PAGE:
Inspecting the fresh fish market

| 19/11/2017

Is there any regulation or monitoring of the fish vendors downtown? While the fish always looks fresh, my concern is how long it might go unrefrigerated. Hoping for some reassurance that it is safe to frequent these stalls. Is there any truth to the rumour that these fish are brought in from other countries and not caught in Cayman waters?

Auntie’s answer: The Department of Environmental Health (DEH) is responsible for keeping tabs on food vendors, in this case those selling fish at the outdoor market along the waterfront in George Town. A DEH official confirmed that the department’s food safety officers routinely monitor that market.

Part of the general inspection process, according to the DEH website, is to ensure that food premises follow the department’s food safety guidelines and what is sold is safe for consumers. In addition, the DEH requires that all food handlers “receive supervision, instruction and, where necessary, training in food hygiene upon commencement of their work duties”.

Specifically for fish, the DEH official said that fresh fish should be stored at temperatures below 5º Celsius (41º Fahrenheit). That means for the outdoor market, fish should be kept on ice until purchased to prevent the growth of bacteria.

The DEH representative also cautioned that the “onus is, however, on the consumer to ensure that he/she inspects the fish before purchase”. To help with that inspection, the DEH explained, “Clear, bulging eyes, a firm body and absence of a strong odour are usually some signs that fish is fresh.”

As for the second part of your question, I hope very strongly that all fish advertised as being caught in Cayman waters are just that. Unless you plan to confirm that yourself by hitching a ride on one of our fishing boats or staking out the shore when the boats return from fishing, I guess you need to have a little faith that you are buying fish from Cayman.

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Category: Ask Auntie

Comments (10)

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  1. Anonymous says:

    Go to the supermarket or catch it yourself if youre so concerned!

  2. Anonymous says:

    Wow – I guess Auntie’s comment should not be “have a little faith”, but rather, “buyer beware”

  3. Anonymous says:

    As many posters have already said, many of the fish come from Honduran fishing boats. That fact alone means the vendors are supposed to be licensed under the trade and business licensing law, but I doubt any are. Only local Caymanian fishermen selling their catch are exempt from licensing. The descent to lawlessness continues, seemingly on every beach!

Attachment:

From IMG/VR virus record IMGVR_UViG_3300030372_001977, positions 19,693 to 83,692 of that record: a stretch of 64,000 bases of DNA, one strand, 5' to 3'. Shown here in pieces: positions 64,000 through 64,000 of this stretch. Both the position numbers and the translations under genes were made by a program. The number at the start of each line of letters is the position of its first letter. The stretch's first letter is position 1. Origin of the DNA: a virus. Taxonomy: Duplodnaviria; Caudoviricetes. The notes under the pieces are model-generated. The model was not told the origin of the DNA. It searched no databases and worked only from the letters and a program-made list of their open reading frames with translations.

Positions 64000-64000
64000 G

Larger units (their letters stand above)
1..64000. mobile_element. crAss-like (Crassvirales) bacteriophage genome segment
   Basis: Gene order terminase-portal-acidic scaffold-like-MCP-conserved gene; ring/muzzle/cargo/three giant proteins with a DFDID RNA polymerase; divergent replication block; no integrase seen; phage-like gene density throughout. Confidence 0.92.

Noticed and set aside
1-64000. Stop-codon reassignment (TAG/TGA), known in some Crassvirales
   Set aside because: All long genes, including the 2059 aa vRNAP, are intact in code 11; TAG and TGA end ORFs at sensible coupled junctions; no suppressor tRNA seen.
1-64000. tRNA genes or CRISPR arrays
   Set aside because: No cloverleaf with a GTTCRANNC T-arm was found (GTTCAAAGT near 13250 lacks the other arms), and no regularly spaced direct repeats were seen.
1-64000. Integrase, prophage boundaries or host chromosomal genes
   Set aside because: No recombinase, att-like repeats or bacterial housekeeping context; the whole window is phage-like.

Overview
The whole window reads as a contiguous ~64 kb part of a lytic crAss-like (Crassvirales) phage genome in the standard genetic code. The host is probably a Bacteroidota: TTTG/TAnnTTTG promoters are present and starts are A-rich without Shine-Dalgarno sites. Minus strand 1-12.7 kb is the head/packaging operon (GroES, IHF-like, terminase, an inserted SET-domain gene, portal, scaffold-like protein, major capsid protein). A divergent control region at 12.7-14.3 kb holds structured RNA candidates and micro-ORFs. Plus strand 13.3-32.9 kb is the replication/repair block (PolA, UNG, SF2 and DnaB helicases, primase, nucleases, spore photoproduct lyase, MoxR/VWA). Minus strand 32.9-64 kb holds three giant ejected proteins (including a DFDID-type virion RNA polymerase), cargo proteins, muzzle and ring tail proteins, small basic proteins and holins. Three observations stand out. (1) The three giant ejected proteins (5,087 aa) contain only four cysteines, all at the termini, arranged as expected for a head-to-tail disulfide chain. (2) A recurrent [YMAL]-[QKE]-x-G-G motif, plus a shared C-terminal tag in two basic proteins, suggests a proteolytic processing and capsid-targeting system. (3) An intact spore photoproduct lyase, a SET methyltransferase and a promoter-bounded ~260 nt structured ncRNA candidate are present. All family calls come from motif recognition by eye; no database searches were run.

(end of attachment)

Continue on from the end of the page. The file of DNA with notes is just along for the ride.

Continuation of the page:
4. Anonymous says:

    All the vendors at the market will tell you where the fish came from and it ain’t here, it’s no secret. Where do you think all the supermarkets get there fish from the same boat.
    You will also see many of the restaurants buying there fish from the market. In the mornings you see the boards being washed down and likewise in the evening.
    Been going to the market for years with no problem, everyone harps on about supporting local employment well at the market you are…..

  5. Anonymous says:

    I’ve also had them tell me that the snapper was from Honduras.

  6. anonymous says:

    Yes, they do sell fish that is caught in other countries as I have purchased red snapper of the type not found around our reefs. It is still of better quality and fresher that what is purchased from the supermarkets. If you don’t know how to tell if fish is fresh then stay away from there, but if you know your fish then it is a good deal, particularly with the deep-water fish not found in the supermarkets.

  7. Anonymous says:

    One of the vendors last year came flat out and told my boyfriend that the fish he was buying was brought in frozen from Honduras, needless to say the vendor lost the sale so who knows what they say these days as we haven’t been back.

    • anonymous says:

      Just a minor point, it is kept on ice for days, maybe even weeks, but not “frozen”.

  8. JGY says:

    Some of the fish sold there are bought from Central American fishing boats and I’d venture to say it’s happening more & more. I once experience buying fish from there that had already started to spoil, the Caymanian fisherman agreed and apologize when I returned the fish and compensated me with fresh fish few days after. He also told me it was bought from a Honduran boat.

    • Anonymous says:

      How would they pay the duty on this fish brought into Cayman by boat from Honduras? I presume they have to declare this to be fair to compete with the supermarkets.